Paul Cezanne once said:
“It’s so fine and yet so terrible to stand in front of a blank canvas.”
Getting started is the most difficult part. The previous day we’d carefully assembled all the technological miscellanea into as comprehensive a recording set-up as we could manage. Now we simply had to begin.
There were two principle tasks for the day. Downstairs, Tom and Dan would work on getting the best possible drum sound (involving tuning, mic placement and god knows what other mystical jiggery-pokery), while upstairs the rest of us worked through the newest songs on the provisional track list, coming up with arrangements that we’d be happy to one day call definitive.
When it comes to recording, we’ve always had rather a bad habit of giving new material preferential treatment over old. This album features a mixture of songs we’ve been touring for years and new compositions that have never been gigged at all. We’ve agreed that all the tracks need to be considered brand new – after all, listening to a record is a very different experience to attending a concert and one has to take this into account when rearranging live favourites. Nothing is sacred, and what works onstage may not work off it. Still, the complete unknown can be a lot more seductive than the return of an old friend so, admittedly, we mostly focused our attentions on the new ones.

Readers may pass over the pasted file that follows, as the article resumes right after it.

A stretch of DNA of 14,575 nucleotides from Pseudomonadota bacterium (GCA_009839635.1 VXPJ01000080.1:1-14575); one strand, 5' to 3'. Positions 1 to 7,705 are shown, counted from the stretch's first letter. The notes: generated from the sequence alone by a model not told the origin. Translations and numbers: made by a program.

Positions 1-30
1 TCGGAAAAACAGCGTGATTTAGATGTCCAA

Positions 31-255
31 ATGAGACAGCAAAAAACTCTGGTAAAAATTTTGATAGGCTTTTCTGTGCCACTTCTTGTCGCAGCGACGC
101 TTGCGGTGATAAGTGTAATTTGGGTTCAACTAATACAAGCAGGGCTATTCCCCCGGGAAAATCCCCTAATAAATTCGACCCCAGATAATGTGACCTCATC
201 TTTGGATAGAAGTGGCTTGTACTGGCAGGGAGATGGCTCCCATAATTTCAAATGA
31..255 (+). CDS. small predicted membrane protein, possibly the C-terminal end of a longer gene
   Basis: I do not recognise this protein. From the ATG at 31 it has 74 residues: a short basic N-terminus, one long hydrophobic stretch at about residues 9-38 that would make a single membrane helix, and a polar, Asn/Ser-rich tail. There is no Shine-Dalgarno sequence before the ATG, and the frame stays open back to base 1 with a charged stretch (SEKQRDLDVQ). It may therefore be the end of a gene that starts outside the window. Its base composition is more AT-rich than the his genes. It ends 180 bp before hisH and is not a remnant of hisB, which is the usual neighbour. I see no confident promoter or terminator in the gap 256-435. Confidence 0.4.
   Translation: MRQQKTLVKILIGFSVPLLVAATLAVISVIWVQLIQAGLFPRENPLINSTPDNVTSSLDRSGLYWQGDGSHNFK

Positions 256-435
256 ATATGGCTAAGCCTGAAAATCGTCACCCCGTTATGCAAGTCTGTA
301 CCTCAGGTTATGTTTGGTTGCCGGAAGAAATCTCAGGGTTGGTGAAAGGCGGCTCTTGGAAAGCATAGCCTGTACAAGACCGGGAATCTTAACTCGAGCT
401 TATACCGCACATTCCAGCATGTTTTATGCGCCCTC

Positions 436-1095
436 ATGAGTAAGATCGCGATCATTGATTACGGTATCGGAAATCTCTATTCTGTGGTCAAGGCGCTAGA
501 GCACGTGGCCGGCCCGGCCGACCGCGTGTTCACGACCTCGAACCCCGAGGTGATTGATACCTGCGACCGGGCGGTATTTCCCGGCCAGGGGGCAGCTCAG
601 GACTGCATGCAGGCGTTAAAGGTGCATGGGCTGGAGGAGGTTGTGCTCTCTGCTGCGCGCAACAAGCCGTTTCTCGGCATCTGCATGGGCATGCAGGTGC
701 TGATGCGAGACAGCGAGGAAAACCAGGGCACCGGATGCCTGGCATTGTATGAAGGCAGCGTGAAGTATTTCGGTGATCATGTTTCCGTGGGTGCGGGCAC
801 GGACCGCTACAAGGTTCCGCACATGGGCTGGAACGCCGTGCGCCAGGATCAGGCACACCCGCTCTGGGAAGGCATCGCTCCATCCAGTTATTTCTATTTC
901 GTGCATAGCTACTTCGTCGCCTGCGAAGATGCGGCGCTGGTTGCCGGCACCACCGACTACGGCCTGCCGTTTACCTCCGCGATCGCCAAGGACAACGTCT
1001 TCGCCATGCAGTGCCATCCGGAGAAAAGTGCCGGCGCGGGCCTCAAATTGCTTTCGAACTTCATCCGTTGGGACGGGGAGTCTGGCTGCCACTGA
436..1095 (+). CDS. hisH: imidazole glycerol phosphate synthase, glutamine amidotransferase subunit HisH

Once the drums and microphones had agreed on a working relationship, we all gathered in the second studio for an acoustic run-through, making sure that everyone was on the same page before hooking ourselves into the belly of the machine downstairs.
By mid-afternoon we had installed ourselves in the live room. This is actually three rooms with connecting doors. The large room contains the drum kit in the centre (like a deformed TARDIS console), along with keyboard, bass and electric guitars (with their respective amps and cabs set up in different rooms to avoid bleed in the drum mics). Biff’s trombone and cello station is located in the library room across the hallway, and I’m in a conservatory linked to the main room by a glass door.
We spent an hour or so setting individual monitor mixes in our headphones and checking everything was working properly. There were a few minor connectivity problems that we ironed out early on, but that’s normal. It’s not worth rushing this stage of the process, as shortcuts only lead to time wasted later on; it’s best to get all the boring stuff out of the way in one go while we’re all still warming up.
So we played and recorded solidly until evening, mostly to cement rhythms and changes, finally stopping when our joints felt like they may start to cement as well. These early recordings are just demos (though we never rule anything out – if we come up with a perfect take then it’d be senseless not to use it), and it’s good to play ourselves into the mood without the pressure of heightened expectation; if nothing else it’s a way of getting all of our individual rhythms into a kind of living synchronisation for this whole recording period.
After dinner we listened to the recordings and made notes, discussing things like tempo changes, harmonies and general bits of business. We then retired severally to our various rooms between midnight and 2.00am after a few drinks.
A good day.